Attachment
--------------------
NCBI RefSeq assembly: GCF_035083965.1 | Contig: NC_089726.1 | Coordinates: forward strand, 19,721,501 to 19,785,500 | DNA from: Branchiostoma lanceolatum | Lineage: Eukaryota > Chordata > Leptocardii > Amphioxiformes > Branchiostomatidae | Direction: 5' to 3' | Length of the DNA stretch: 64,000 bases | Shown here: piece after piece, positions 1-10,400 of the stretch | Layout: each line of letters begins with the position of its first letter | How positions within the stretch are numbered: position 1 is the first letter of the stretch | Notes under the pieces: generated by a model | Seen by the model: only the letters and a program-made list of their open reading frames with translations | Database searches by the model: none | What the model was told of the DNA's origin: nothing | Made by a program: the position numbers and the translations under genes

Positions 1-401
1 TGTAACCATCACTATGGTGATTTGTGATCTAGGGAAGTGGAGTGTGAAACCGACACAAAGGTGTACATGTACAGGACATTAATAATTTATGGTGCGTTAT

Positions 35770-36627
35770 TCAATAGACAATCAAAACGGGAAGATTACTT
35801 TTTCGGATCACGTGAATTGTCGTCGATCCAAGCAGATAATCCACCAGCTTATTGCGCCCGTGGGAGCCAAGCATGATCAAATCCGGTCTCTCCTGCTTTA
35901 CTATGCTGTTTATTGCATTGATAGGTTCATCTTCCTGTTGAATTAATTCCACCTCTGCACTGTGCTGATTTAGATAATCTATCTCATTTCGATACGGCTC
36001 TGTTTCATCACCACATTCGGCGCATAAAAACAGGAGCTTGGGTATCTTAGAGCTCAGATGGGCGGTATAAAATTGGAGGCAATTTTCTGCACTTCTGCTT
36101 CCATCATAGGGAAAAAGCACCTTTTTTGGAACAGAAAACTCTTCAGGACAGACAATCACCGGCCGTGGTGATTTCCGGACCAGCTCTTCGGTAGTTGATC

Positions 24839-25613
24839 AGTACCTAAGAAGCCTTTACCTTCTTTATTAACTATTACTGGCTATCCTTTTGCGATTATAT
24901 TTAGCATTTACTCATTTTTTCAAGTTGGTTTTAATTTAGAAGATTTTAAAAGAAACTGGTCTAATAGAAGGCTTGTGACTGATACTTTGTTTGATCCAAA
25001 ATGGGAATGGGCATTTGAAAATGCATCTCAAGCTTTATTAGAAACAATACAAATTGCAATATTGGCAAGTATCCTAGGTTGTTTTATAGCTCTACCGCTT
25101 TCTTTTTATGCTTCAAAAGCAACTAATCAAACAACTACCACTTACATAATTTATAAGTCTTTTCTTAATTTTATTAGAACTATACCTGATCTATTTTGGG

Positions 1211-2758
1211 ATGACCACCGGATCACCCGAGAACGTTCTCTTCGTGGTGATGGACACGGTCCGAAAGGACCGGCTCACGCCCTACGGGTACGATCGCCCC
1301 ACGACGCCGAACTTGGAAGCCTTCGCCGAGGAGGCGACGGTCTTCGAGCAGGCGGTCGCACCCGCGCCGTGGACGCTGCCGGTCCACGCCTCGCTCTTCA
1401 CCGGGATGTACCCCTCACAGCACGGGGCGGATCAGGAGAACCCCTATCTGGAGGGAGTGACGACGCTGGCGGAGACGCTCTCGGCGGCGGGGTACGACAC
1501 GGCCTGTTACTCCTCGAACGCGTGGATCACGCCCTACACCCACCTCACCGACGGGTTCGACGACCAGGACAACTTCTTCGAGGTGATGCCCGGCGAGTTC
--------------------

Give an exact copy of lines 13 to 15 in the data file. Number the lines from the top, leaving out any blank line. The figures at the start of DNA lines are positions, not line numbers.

25001 ATGGGAATGGGCATTTGAAAATGCATCTCAAGCTTTATTAGAAACAATACAAATTGCAATATTGGCAAGTATCCTAGGTTGTTTTATAGCTCTACCGCTT
25101 TCTTTTTATGCTTCAAAAGCAACTAATCAAACAACTACCACTTACATAATTTATAAGTCTTTTCTTAATTTTATTAGAACTATACCTGATCTATTTTGGG

Positions 1211-2758